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How To Make a House Address Plaque


You can add a great architectural element to your house by displaying your house address on a wooden plaque. You can get all the pieces and parts at the home improvement store. Also, craft stores will likely have a larger variety of wood plaque styles to choose from, too.

This wooden plaque came in this classic style with routered edges. All that needed to be done was to paint it and attach the numerals, and then place it on the house. The numerals came in a couple of font styles, sizes, and finishes like satin brass, zinc polished brass, and brushed or satin nickel. I choose the 4” size in the aged bronze finish for its traditional appearance.

The paint I used was left over from the exterior paint used for the trim on the house. Staining it would also make a beautiful address display. When picking colors for the plaque and the finish for the numerals, select colors that work together and that will be easily readable from the street.

Parts Used for This Project:

Wooden Plaque
Numerals – (weather resistant; also, check with your local building code for any height requirements for the numerals – many local building departments have their code online)
Exterior paint or stain
2 – 1/2″ wood button
2 – exterior grade screws, to connect to house – I used 1 1/4″ screws and the thickness of the plaque was 3/4″
2 – plastic wall anchors

Things like the screws, anchors, and paint I already had leftover from other projects. I had to buy the unfinished wood plaque (just under $6.00) and the metal numerals (just under $4.00 each).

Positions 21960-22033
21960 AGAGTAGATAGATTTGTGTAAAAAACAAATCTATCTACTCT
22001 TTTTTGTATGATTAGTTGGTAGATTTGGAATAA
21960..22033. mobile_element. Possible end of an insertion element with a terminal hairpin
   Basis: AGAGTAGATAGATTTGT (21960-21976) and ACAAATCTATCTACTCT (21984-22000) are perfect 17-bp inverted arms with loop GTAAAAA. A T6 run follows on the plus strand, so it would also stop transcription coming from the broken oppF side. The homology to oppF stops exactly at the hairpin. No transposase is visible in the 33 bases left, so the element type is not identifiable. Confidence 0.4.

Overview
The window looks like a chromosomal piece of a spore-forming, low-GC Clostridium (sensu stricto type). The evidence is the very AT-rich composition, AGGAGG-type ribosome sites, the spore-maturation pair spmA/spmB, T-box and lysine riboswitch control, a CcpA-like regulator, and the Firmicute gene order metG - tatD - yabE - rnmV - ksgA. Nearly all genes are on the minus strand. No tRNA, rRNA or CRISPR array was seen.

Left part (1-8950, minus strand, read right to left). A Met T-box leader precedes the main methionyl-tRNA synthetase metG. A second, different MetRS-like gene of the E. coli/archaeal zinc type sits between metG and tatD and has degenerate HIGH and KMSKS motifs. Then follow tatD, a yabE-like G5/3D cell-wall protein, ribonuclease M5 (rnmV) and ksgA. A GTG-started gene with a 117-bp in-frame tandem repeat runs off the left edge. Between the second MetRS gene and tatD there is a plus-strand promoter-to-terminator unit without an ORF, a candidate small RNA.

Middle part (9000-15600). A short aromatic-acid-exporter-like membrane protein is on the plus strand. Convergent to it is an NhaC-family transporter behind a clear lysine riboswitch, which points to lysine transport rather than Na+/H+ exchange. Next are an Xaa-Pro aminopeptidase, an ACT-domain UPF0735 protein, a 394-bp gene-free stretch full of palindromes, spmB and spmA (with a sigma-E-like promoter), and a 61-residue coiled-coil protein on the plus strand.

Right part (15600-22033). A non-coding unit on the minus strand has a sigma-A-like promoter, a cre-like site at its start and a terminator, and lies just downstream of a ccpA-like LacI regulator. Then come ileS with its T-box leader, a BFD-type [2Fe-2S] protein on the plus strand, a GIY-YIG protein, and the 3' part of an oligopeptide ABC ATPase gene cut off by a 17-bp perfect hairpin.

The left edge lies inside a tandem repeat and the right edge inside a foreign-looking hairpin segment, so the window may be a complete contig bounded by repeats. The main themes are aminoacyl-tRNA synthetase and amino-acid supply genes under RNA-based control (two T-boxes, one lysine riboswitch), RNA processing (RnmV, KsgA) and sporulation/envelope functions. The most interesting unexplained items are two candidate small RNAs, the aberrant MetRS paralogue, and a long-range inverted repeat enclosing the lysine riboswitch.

Before you paint or stain the plaque, drill the countersink holes for the connecting screws and the 1/2” wood buttons. Position (but do not attach) your numerals on the plaque so that you can determine the location of the countersink holes. Center the countersink holes lengthwise on the plaque, and equal distance from its sides. I let just the pointed tip of the paddle drill bit go through the back of the plaque to create a very tiny opening so that I could make marks on the siding with a pencil to locate where it needed to be drilled for the anchors and screws. Be sure to make your countersink holes only as deep as needed. Measure and use guide lines to help keep things level.

After drilling the countersink holes, use primer and paint, or stain, on the plaque (on the back also – it protects the wood from water and moisture). Be sure the plaque is completely dry before attaching the numerals (the numerals came with screws). Use guide lines to attach the numerals so that they are in line with one another.

The siding on my house is cedar and it is deep enough to where the plaque would comfortably fit on it. Make your marks on the siding for locating the screws and anchors.

Many times driving a screw into siding won’t make a good connection because the siding and the plywood sheathing beneath the siding may not hold the screw securely enough and overtime the connection will become loosened. If you can’t attach the plaque using wall studs, you’ll need to use an anchor to grip the screw. I used two plastic hollow wall anchors, which would be enough for a strong connection since the plaque was lightweight. I drilled the two holes in the siding (at my marks) a bit smaller in diameter than the wall anchors, and only deep enough to accommodate the length of the anchors. Push the anchor into the hole – it should be a snug fit. Use a rubber mallet if necessary, using light taps.

I used exterior grade screws to attach the wooden plaque to the anchors in the siding. The screws were slightly larger in diameter than the anchor opening. As the screw is installed in the anchor, the anchor expands in the hole for a tight fit. Finish by gluing the 1/2″ wood buttons into the countersink openings.

This is a simple and easy weekend project!

 

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